jam- jelly or jam
tomato sauce- catsup
dressed- neuter or spayed animal
tea- supper,dinner
lolly- popsicle
sweets- candy
pressed apple juice-cider
Haha thats funny, I'm from England and now live in scotland and found the clapping thing very strange, still do...
Where I live in Dundee it's like a whole other language of its own I really struggle with it sometimes.
Another 'Scottism' is 'where do you stay?' or 'where do you bide?' meaning 'where do you live?'.
Also a Fish and Chip shop/Chippy is a Chipper?
'How?' instead of 'why?'
'aye' instead of 'yes'... the list is endless
post #39 of 54
It's often difficult for me to remember which version of spelling/word is UK and which is US. Hence my sometimes perhaps confusing mixes. I mostly try to stick to US English here and UK English everywhere else.
post #40 of 54
Quote:
Originally Posted by AbbysMom
I really do love it when Susan replies to a thread in Fur Pics and says "Bless his cotton socks" It puts a smile on my face every time.

My mum and my nan both said this (RIP).
Also, it was common to hear "love a duck" or "my duck" as a term of endearment
post #41 of 54
I've been working with Brits, Canadians, and Aussies for so long that I don't pay too much attention to our language differences any more. I had one colleague from Liverpool who used to get upset when I asked, "What's up?" when he called me. I meant, "What's happening?", and he understood, "What's wrong?" One British expression I had trouble with years ago was "boffin" (expert), which is what I'd call a "nerd". There's also "dole" (welfare). Not to mention the different interpretations of "tea".
post #42 of 54
Is it french? One term of endearment is "my little flea" Another is "my little cabbage"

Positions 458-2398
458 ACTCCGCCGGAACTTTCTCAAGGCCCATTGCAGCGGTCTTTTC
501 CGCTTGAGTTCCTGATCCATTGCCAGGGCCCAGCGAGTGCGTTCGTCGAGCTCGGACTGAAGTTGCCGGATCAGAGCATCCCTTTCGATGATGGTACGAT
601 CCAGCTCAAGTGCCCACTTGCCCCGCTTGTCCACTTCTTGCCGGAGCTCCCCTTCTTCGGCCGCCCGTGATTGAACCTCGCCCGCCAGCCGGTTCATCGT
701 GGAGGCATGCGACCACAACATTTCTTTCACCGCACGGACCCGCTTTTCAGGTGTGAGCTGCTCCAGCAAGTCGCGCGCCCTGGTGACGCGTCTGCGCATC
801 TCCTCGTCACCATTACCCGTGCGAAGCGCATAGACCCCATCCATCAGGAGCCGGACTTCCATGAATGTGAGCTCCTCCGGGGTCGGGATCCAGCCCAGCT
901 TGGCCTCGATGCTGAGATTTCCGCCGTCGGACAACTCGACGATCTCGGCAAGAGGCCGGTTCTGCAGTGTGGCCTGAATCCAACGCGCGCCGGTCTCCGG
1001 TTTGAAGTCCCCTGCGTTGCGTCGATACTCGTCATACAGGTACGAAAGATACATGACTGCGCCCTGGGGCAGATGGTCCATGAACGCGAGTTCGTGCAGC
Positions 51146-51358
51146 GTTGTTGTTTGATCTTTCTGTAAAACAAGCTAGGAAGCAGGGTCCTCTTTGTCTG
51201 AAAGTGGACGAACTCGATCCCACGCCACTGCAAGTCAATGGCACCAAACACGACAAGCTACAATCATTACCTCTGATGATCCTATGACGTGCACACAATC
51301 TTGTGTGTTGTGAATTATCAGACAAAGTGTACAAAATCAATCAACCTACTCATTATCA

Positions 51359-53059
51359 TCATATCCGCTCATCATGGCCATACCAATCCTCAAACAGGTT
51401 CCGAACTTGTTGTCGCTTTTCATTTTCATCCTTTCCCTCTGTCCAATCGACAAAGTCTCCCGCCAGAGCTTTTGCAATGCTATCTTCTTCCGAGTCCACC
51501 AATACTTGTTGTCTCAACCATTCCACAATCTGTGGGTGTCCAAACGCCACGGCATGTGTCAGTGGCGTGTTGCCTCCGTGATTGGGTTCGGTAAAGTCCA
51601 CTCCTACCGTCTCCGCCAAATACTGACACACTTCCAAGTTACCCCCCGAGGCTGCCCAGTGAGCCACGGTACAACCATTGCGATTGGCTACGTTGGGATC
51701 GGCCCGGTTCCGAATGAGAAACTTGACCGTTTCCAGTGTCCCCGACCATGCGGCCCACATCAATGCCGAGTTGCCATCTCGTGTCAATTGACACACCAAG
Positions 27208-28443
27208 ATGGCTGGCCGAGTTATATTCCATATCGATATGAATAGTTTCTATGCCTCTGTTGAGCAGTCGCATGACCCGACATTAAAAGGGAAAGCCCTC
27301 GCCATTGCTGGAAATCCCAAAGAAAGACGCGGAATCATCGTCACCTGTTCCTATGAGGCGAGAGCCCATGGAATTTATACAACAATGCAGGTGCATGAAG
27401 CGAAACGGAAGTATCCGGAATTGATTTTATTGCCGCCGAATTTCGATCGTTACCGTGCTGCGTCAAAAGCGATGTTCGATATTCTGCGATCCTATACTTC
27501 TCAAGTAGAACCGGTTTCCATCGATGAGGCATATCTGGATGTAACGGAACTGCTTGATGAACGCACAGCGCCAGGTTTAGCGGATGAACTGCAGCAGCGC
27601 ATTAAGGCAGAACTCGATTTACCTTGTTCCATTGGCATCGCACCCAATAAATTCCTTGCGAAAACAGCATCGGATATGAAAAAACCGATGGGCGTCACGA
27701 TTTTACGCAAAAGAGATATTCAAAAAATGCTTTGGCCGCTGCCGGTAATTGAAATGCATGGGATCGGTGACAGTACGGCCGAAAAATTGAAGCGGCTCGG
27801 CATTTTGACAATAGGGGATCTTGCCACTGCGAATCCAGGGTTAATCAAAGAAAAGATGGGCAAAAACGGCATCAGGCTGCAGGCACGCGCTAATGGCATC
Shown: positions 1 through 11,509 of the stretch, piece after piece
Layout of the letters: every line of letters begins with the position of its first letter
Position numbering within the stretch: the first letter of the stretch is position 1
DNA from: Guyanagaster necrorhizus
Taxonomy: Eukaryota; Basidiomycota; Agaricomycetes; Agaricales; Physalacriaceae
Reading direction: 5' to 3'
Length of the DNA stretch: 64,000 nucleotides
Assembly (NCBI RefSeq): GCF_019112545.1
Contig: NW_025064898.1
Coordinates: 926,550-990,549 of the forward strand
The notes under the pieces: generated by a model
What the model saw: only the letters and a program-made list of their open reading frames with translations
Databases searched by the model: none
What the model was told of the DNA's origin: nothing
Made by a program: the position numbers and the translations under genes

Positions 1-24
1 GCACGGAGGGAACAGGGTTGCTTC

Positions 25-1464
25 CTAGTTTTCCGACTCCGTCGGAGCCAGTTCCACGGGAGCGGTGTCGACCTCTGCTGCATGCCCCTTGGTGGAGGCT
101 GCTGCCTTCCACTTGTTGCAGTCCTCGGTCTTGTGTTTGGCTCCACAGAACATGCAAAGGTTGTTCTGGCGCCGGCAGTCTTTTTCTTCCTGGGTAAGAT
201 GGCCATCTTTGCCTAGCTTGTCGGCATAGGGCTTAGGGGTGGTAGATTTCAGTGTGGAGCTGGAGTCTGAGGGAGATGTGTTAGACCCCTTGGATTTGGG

Even though I generally use "US" English (I mix things up too... like a pullover vs. a sweater) my favorite is how I spell behaviour..... vs behavior (which is how it's supposed to be spelled here). lol
post #43 of 54
I spent some time in the UK and Ireland and don't forget fags which are smoked in England and even NZ but well, is a derisive word for soemthing else here. And take aways instead of take outs and subways which are porches here (Remeber the Petula Clark song "Don't Sleep in the Subway" - she was not singing about the tube, lol
post #44 of 54
I have a friend from south hampton UK, and she is just adorable! She likes to call everyone "cheeky", and she always refers to underwear as pantaloons, or bloomers... Now mind you she is only 28..... I thought bloomers and pantaloons went out in the victorian age!!!!! Bless her heart!!!
post #45 of 54
Quote:
Originally Posted by evnshawn
You know what? Now that I think about it, I am pretty sure that people started calling them flip-flops to differentiate them from the relatively newly popular undergarment made of, basically, string. I think those types of panties used to be called G-strings.
I've been calling those flip-flops since I got my first pair in 1983!
post #46 of 54
Quote:
Originally Posted by huggles
I dont believe this original post was saying you NEVER say/ call these things this - rather WE never do (most of everything you are saying goes for us here as well)
I know...I know...I'm just a perfectionist though, I really can't help it! I know it annoys people sometimes. I really try not to correct people all the time, it's just a habit I guess. When I see something that isn't, like, just right I have an urge to fix it, and if I don't & nobody else does sometimes it really bothers me. I'm just weird like that.